Wake school board passes resolution on neighborhood schools

Posted March 2, 2010 11:19 p.m. EST
Updated March 3, 2010 4:45 p.m. EST

— The Wake County Board of Education voted Tuesday to end its long-standing diversity policy in student assignment in favor of a neighborhood schools concept.

By a 5-4 vote, the board approved a resolution to begin planning for the phase out of the policy. The move will allow students to go to schools closer to home, regardless of the socio-economic makeup of the student body.

The resolution calls for a second and final vote, which is expected at the next school board meeting on March 23.

Reassigning students to ensure schools had no more than 40 percent of students receiving free or reduced-price lunches has been controversial for years. It was a key point in last year's election, in which voters elected four candidates who said they supported changing the policy in favor of neighborhood schools.

School board member Anne McLaurin said Tuesday before the vote that the resolution called for additional research, public feedback and financial cost analysis.

"We have not done any of these things,” she said.

School board member John Tedesco argued the resolution was only a direction and that more discussion would follow.

“We are going to have opportunities to have our committees and our communities participate in that process,” he added. (Read more about Tuesday's school board meeting.)

After hearing from dozens of people who signed up to speak before the board, Tedesco joined board Chairman Ron Margiotta and members Deborah Prickett, Chris Malone and Debra Goldman in voting in favor of the resolution, while McLaurin and board members Keith Sutton, Kevin Hill and Carolyn Morrison voted against it.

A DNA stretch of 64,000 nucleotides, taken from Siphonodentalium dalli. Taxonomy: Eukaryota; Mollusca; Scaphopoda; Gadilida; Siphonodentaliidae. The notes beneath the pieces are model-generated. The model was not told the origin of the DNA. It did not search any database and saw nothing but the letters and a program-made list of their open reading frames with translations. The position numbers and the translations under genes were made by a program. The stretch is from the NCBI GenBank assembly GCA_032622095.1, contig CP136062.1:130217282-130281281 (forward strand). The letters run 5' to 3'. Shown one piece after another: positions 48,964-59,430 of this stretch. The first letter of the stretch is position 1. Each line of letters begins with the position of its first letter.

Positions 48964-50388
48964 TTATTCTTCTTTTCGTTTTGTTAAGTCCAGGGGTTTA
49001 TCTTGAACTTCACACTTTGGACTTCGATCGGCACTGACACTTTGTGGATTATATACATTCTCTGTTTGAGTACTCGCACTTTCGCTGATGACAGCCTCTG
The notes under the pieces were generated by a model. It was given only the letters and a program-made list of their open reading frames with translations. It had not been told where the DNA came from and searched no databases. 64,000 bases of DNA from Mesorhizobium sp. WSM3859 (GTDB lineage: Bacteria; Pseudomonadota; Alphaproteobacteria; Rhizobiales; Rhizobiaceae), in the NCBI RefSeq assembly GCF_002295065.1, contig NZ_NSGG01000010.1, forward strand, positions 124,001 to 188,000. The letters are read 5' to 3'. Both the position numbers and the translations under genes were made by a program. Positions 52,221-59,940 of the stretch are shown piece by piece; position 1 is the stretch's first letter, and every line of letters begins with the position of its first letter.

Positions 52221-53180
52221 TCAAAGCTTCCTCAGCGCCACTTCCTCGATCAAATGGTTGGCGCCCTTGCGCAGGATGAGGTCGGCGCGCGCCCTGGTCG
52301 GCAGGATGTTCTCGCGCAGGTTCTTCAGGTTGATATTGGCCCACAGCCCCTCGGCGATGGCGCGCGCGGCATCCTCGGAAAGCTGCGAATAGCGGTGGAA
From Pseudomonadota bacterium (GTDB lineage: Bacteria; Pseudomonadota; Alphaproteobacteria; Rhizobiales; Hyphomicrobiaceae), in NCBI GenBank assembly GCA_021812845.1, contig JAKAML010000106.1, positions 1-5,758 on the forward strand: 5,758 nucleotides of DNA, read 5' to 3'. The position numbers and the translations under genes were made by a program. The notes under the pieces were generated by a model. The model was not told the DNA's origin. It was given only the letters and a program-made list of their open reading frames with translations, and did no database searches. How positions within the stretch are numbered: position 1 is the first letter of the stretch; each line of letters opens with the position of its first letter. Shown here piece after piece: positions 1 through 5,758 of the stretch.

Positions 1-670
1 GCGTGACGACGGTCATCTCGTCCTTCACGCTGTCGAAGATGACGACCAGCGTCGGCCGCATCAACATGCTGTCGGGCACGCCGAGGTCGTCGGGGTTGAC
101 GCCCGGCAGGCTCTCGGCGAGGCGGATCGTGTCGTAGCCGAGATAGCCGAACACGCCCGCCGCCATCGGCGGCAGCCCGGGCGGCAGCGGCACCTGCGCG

Those in the crowd who opposed the vote joined in an impromptu rally led by the Rev. William Barber, the state's NAACP president, who has said the move would re-segregate schools. Barber has threatened to sue the board over the matter.

"Your plan is wrong. It's wayward. It will make things worse, and you know it," he said earlier in the day, during a tense public comment period. "It doesn't matter if you are white and support it, this is bad policy. It doesn't matter if you are black and support it. The data doesn't support it. Morality doesn't support it."

Barber also asked the board again for 45 minutes to present information and data about what could happen if the school system moves away from the diversity policy. He says research shows schools with large majorities of poor children fail because they are underfunded, have a high teacher turnover and low student performance.

Margiotta, who has previously refused the request but has offered for board leadership to meet with Barber, said the district's new direction will not segregate students.

"We have laws, we have court rulings and we have morality. It is something that would never be tolerated by anyone on the school board,” he said.

Barber said he would be watching the school board’s proceedings closely.

"We are here. We are not going anywhere," he said. "We are not turning around. Don’t you be fooled. We may not sit in tonight. We may not go to jail tonight, but if it comes to that, we're going to draw attention to this nationwide and we're going to do it together."